ULS out-of-service hours: The FCC Wireless Telecommunications Bureau has announced that the Universal Licensing System no longer will be accessible between the hours of 12:15 and 2:15 AM Eastern Time. This is to facilitate system maintenance. Users are advised to file applications at other times. The FCC Technical Support Hotline is 202-414-1250 (TTY: 202-414-1255); or send comments or questions to For ULS licensing support and forms information, call toll-free 888-CALLFCC (225-5322) or e-mail To obtain forms, call toll-free 800-418-FORM (3676); via fax-on-demand, call 202-418-0177.


For most packet work except station to station, the best antenna is a ground plane type. These receive and transmit in all directions. MFJ has come out with a line of base antennas for base / repeater use. The MFJ PULSAR line of antennas offer high gain and bandwidth with strong construction at a good price.  These units are available in VHF only, dual banders, and tri-band units. They are well made with stainless hardware and fiberglass domes to protect the antenna from the elements.

If you need a nice antenna for base use check out the PULSAR line from MFJ.

James Butler, KB4LJV


Many times we like to experiment with QRP operation on HF. This is a growing part of the hobby. This month's project is QRP HELPER. It is a converted stereo case with parts to support QRP operation. The case contains a 12 volt power supply, shortwave receiver, a BFO generator, relay for RF switching, and various switches and connectors. This makes a great platform for building and checking out low power transmitters and receiver designs. This project also allows us to make use of old cases that would normally be thrown away.

I will have the QRP HELPER at the meeting to look at for those who wish to build up their own.


James Butler, KB4LJV


Here are some of the contests coming up in the next few weeks...

Japan International DX Contest, CW. High-band portion (20-10 meters). April 7-9. See January 2000 QST, p 100.

QRP ARCI Spring QSO Party, CW, sponsored by QRP ARC International, from 1200Z Apr 8 until 2400Z Apr 9.;

VHF/UHF Spring Sprints, sponsored by the East Tennessee DX Association, 144 MHz, 7 PM to 11 PM local time on Mon, Apr 10. East Tennessee DX Assn, 1620 Hidden Hills Dr, Clinton, TN 37716

The TARA PSK31 Rumble, sponsored by the Troy ARA. 0000 through 2400Z, Apr 15, PSK31 only.

Michigan QSO Party, sponsored by the Mad River Radio Club, from 1600Z April 15 until 0400Z April 16.

Six Meter Sprint, sponsored by Six Club, Hatfield, AR, 2300Z Apr 22 to 0400Z Apr 23.

Florida QSO Party, sponsored by the Florida Contest Group, 1600Z Apr 29 to 0159Z Apr 30 and 1200Z-2159Z Apr 30.

Nebraska QSO Party, sponsored by the Nebraska QSO Party Group, from 1700Z Apr 29 until 1700Z Apr 30.

North American High Speed Meteor Scatter (HSMS) Contest, sponsored by the Western States Weak Signal Society. HSCW only, 0000Z April 29 to 2400Z May 7.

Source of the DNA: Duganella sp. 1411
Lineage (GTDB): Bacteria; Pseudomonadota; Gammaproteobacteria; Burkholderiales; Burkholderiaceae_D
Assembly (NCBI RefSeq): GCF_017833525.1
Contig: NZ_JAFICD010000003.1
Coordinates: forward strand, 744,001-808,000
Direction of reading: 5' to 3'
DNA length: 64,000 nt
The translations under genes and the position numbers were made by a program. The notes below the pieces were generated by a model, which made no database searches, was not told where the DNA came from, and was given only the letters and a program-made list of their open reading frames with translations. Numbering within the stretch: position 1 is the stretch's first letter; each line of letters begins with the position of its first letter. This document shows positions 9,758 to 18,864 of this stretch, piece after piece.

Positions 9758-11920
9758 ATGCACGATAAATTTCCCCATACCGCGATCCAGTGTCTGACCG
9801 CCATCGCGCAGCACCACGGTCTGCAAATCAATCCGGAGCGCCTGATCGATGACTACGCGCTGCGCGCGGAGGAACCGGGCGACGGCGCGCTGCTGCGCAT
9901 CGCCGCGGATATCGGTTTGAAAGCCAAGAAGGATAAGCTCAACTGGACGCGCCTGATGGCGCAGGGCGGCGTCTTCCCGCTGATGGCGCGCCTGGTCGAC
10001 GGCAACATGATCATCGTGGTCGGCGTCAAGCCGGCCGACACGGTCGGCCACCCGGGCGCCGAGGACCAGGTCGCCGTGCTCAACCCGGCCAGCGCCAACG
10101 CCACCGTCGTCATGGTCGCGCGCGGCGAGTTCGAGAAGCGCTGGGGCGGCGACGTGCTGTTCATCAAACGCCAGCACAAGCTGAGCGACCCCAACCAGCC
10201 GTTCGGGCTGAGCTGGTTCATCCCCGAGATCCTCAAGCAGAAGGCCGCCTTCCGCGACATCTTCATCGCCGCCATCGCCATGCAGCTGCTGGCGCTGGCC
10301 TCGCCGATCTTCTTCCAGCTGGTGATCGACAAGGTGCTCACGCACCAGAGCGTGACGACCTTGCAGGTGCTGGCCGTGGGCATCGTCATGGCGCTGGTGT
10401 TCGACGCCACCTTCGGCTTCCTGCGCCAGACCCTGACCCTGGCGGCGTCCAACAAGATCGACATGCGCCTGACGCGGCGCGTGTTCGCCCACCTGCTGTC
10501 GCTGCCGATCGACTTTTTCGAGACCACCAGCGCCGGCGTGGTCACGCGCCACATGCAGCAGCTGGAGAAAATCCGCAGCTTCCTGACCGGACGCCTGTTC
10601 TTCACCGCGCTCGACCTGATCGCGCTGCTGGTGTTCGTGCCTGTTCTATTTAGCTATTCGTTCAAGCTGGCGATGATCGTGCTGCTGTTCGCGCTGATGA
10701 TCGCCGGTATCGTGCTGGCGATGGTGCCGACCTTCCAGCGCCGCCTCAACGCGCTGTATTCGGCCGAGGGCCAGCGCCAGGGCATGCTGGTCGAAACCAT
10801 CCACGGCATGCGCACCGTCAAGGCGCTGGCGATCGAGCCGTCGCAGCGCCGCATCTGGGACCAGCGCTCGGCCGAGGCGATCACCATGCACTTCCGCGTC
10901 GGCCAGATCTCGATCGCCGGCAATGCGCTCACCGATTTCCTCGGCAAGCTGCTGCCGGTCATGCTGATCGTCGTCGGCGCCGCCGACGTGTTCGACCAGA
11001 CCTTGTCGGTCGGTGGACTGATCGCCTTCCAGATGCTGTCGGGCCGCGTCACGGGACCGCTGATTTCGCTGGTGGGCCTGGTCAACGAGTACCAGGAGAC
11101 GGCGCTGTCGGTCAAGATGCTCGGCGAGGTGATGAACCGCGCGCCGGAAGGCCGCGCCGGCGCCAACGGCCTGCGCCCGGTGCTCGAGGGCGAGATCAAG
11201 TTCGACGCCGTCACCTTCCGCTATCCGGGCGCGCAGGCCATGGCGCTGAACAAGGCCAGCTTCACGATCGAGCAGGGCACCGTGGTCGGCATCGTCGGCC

For more information on these and other contests in February, please visit the ARRL contest page on the internet at:


7365 HWY. 70



The April program will about antennas
presented by
Tom Richardson, K4TTA


Don't forget the monthly Volunteer Examiner testing session. Registration begins at 5:30p.m. and testing begins promptly at 6:00p.m. Please remember to bring two forms of identification the original and copies of any existing licenses or CSCE’s you might have. Please be on time for registration, as you will not be allowed to enter the testing session after 6:00 p.m., so our volunteer VE team can finish in time to attend the club meeting. Call Joan Thorne 366-9722, if special testing arrangements are required.


146.82 net 8:00 PM

147.36 tone = 107.2

224.42 1.25 m reptr

443.20 patch, 107.2

145.03 packet / bbs

Other Important Contacts

                                                                            VE Liaison                                  Membership Chairpersons
                                                                             Joan Thorne, KN4PM                 Ben Barth, KF4GNC
                                                                             737-5795                                    Eloise Barth, KF4GNB

2000 Board of Directors

E-Mail Us...

Kathy Troughton..........................................................President.......................................................

Melinda Thompson......................................................Vice President

Tommy Thompson

Bob Holford................................................................Treasurer

Tom Richardson..........................................................Dir. of

Ken Gregg..................................................................Dir. of

Freddy Bratton...........................................................Dir. of Programs

Mike Richardson........................................................Dir. of Meetings & Special

Bill Hancock...........................................................…Repeater Trustee